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Joseph L Demer; Magnetic Resonance Imaging (MRI) Suggests New Non-Muscular Constraints on Ocular Rotation in High Myopia. Invest. Ophthalmol. Vis. Sci. 2015;56(7 ):1329.
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© ARVO (1962-2015); The Authors (2016-present)
Traditional concepts of motility assume a spherical globe freely rotated by extraocular muscles (EOMs). This study employed MRI to investigate the hypothesis that globe irregularity and the optic nerve (ON) length may constrain ocular rotation in axial high myopia..
High resolution, surface coil axial MRI using T1 or T2 fast spin echo sequences was obtained in 8 normal adults, 12 adult esotropes (ET) with normal axial length (AL) <25.3 mm, 11 myopic esotropes with mean AL 28.7±3.6 (SD) mm, and 7 exotropes (XT). ON length was measured in eccentric horizontal gaze positions where it became straight.
ON straightening occurred only in adduction, at 23.6±9.0° in normal subjects, not significantly different from XT at 22.2±11.8°, but significantly greater in ET at 36.3±9.3°, and in myopic ET at 34.1±11.7° (P<0.003). ON length at straightening was 30.4±3.4 mm in normals, not significantly different from XT at 30.7±2.6 mm, but less in ET at 27.8±2.7 mm and 25.5±2.0 mm in myopic ET (P<0.03). ET was associated with globe retraction and elongation in adduction, suggesting ON tethering with forces concentrated at the scleral canal. Eight globes of the myopes exhibited prominent irregular nasal posterior, temporal posterior, nasal and temporal posterior, or equatorial staphylomata. These scleral ectasias were positioned to contact and elongate horizontal rectus EOM paths in some gaze positions.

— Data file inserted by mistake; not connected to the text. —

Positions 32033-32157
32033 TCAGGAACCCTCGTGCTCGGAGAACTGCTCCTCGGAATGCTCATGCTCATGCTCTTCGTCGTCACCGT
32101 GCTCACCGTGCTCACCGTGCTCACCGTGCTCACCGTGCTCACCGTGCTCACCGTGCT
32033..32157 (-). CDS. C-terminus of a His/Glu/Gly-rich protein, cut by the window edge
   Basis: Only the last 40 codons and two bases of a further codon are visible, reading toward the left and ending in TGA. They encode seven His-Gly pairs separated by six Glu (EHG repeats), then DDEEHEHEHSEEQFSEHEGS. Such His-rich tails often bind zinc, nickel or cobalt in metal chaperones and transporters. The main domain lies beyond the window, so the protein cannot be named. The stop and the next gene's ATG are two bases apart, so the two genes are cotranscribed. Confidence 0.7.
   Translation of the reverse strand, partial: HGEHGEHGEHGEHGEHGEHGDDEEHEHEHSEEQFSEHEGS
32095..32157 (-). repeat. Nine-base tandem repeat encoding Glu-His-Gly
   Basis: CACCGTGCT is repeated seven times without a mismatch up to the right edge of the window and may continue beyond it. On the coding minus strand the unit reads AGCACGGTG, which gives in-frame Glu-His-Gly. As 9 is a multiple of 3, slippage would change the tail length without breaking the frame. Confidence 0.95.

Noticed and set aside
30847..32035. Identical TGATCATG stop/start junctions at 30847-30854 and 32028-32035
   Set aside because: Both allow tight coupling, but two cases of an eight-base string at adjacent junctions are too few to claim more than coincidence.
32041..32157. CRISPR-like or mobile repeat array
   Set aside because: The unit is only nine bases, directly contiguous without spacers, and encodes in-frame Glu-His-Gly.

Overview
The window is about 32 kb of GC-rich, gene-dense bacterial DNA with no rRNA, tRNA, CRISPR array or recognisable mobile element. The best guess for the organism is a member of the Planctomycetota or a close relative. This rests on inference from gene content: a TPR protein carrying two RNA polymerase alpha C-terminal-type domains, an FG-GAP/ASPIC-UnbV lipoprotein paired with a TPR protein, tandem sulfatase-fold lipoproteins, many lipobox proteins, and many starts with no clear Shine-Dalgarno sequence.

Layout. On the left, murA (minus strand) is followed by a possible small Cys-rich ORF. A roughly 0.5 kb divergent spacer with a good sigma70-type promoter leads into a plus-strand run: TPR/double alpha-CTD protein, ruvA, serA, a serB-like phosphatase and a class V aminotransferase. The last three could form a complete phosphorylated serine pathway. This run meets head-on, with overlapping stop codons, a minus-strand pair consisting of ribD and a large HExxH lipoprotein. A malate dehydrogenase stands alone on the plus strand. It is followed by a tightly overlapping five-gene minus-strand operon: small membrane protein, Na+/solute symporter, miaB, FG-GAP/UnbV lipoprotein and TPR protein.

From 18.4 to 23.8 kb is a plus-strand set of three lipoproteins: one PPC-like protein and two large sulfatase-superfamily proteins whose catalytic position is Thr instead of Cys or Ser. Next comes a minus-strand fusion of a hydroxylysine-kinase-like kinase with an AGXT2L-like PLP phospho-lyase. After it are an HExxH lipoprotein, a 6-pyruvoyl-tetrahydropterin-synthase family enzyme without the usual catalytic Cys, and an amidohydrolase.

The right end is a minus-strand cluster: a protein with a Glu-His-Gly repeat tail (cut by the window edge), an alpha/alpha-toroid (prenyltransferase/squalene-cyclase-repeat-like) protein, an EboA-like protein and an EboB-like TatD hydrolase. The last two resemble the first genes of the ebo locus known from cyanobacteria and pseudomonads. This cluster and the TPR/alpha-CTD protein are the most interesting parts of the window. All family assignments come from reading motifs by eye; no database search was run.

Concepts of strabismus in axial high myopes should be expanded to include irregular posterior staphylomata, and tethering in adduction by the ON. Staphylomata act like "cams" affixed to the normally spherical globe, exerting no mechanical effect until ecentrically rotating against EOMs. After rotational contact, staphylomata would stretch and thus add tension to the EOM that increases non-linearly with further duction. Tethering by the ON can add a further strong nonlinear force opposing adduction, even sufficient to deform the posterior pole.
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